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Researchers explore using low-field MR in a moving ambulance

por John R. Fischer, Senior Reporter | November 20, 2023
Mobile Imaging MRI Stroke
MUSC researchers equipped an ambulance with a portable MR scanner for stroke care. (Photo courtesy of MUSC)
In a trial run, researchers at the Medical University of South Carolina (MUSC) were able to produce quality scans in a moving ambulance with a low-field, portable MR scanner, giving them an idea of how the technology could change out-of-hospital stroke care.

The clinicians equipped one of the Charleston County Emergency Medical Services’ (EMS) ambulances with a Hyperfine Swoop Portable MR system. The solution, which was rolled out in 2020, is designed to provide neuroimaging at patient bedsides and has a 0.64 Tesla magnet, giving it a significantly lower magnetic field than that of a standard scanner, and requiring no shielding.

Charleston County EMS personnel drove the ambulance slowly around a parking lot, while the researchers scanned a healthy volunteer inside. They obtained and successfully transmitted scans to hospital radiologists for review.
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While traditional mobile stroke care units use CT, MR spares patients from radiation exposure and also “picks up certain abnormalities not readily apparent with CT scan, including better accuracy in assessing stroke,” Dr. Dustin LeBlanc, director of prehospital medicine and associate chief medical officer for emergency management at MUSC, told HCB News.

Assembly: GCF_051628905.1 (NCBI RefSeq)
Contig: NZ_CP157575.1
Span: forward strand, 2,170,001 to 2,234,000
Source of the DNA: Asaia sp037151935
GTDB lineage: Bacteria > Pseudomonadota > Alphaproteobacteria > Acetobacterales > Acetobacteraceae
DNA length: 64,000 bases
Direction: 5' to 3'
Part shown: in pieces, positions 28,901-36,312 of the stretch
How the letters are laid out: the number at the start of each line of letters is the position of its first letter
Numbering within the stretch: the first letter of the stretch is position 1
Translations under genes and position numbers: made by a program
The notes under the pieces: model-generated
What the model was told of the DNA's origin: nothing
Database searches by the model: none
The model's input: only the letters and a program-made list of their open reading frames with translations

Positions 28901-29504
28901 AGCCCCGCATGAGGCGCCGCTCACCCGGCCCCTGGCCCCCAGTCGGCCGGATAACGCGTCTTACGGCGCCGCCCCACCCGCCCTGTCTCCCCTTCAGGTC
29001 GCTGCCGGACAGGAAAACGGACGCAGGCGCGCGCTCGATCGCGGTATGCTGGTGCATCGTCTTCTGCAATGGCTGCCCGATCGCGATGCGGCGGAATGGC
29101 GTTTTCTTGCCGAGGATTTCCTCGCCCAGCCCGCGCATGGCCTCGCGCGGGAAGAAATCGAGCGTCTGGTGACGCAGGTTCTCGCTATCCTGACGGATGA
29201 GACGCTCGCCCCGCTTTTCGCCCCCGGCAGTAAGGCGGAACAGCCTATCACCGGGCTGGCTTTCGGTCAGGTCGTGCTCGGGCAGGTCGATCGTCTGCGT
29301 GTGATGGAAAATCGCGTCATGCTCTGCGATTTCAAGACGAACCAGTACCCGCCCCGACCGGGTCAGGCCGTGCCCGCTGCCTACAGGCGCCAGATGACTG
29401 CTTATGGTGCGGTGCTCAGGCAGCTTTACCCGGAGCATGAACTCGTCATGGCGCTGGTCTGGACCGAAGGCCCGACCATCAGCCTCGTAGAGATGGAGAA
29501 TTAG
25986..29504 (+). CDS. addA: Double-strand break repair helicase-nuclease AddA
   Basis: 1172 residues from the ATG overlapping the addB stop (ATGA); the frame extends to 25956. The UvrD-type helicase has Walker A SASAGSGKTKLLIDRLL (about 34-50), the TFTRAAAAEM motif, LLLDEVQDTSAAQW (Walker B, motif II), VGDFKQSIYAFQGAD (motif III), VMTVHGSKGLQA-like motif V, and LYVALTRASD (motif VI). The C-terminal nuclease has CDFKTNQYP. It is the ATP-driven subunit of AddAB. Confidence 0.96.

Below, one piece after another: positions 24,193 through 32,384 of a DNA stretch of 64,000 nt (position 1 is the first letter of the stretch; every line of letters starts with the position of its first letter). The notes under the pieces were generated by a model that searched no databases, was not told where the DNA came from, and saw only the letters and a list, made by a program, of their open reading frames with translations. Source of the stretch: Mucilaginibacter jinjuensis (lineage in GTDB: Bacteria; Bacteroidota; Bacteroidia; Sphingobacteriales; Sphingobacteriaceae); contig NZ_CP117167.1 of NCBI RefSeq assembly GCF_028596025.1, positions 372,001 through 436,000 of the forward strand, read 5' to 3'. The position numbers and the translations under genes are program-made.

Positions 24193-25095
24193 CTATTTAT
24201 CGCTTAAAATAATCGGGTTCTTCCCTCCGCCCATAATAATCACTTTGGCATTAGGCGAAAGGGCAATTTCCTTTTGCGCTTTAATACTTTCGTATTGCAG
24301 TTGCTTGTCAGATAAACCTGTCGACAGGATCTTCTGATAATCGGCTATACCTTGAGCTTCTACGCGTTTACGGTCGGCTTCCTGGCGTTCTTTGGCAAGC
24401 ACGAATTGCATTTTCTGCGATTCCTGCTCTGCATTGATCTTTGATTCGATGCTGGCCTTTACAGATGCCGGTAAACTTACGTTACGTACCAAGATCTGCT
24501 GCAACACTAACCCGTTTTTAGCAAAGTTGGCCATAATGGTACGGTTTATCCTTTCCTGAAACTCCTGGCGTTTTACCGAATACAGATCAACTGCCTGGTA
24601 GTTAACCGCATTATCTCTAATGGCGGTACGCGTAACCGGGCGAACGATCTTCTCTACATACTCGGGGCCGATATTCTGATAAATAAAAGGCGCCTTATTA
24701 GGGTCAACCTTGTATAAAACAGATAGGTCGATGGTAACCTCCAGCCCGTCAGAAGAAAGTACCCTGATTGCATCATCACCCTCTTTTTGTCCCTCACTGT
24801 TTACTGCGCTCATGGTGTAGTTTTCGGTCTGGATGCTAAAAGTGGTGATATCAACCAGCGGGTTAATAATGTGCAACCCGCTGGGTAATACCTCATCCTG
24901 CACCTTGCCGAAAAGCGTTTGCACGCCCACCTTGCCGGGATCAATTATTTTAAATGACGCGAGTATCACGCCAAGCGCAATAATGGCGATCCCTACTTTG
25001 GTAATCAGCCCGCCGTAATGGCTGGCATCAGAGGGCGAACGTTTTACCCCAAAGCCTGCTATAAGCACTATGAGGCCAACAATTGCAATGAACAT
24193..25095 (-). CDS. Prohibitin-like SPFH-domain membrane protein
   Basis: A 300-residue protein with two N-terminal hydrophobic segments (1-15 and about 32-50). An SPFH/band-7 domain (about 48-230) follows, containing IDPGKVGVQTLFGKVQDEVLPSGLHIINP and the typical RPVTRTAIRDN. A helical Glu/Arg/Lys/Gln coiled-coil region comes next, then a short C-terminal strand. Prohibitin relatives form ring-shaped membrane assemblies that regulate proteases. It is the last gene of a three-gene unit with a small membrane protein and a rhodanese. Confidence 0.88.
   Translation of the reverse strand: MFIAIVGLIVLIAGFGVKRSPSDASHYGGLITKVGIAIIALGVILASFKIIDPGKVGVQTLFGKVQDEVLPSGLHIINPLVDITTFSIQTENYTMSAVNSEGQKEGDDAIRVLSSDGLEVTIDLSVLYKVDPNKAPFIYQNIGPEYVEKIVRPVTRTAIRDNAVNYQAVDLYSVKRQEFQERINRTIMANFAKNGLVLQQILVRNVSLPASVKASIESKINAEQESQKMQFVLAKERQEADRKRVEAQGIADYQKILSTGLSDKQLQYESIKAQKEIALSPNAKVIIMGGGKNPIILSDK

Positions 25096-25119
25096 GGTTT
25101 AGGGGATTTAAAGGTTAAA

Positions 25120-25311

While CT scans are faster to perform than MR imaging, it can be several hours before they can identify any blockages in blood flow that are signs of a stroke. Because it's more sensitive, an MR scanner can pick up on tiny abnormalities and brain damage within an hour.

Swoop’s lower magnetic field is what made it the researchers’ choice for their study because it reduces concerns about nearby metal and allows for personnel to use other medical and electronic equipment in its presence. The size of Swoop also makes it 20 times cheaper, 10 times lighter, and able to run on 35 times less power than fixed MR scanners, according to Hyperfine.

LeBlanc and his colleagues say that using MR in place of CT would accelerate stroke responses and open up the potential to better determine and divert patients to the best healthcare facility based on the type of stroke they incur. For example, a patient who only needs the clot-busting drug tissue plasminogen activator (tPA) could be sent to a local hospital, while one in need of interventional neuroradiology would be better off at a more advanced hospital.

But before this ambulance-based technology can be used in real-world, clinical scenarios, more research and technical refinements are required, including testing the quality of scanning at full speed.

The researchers plan to do this in further clinical trials, says LeBlanc, and are working with the university’s Clemson School of Engineering to optimize the ergonomic fit of the MR scanner in the ambulance.

“The real benefit may come in rural areas where patients may be hours or further away from an MR,” said Jillian Harvey, a professor in the College of Health Professions, in a statement.

The findings were published in the October issue of the Journal of Stroke and Cerebrovascular Diseases.

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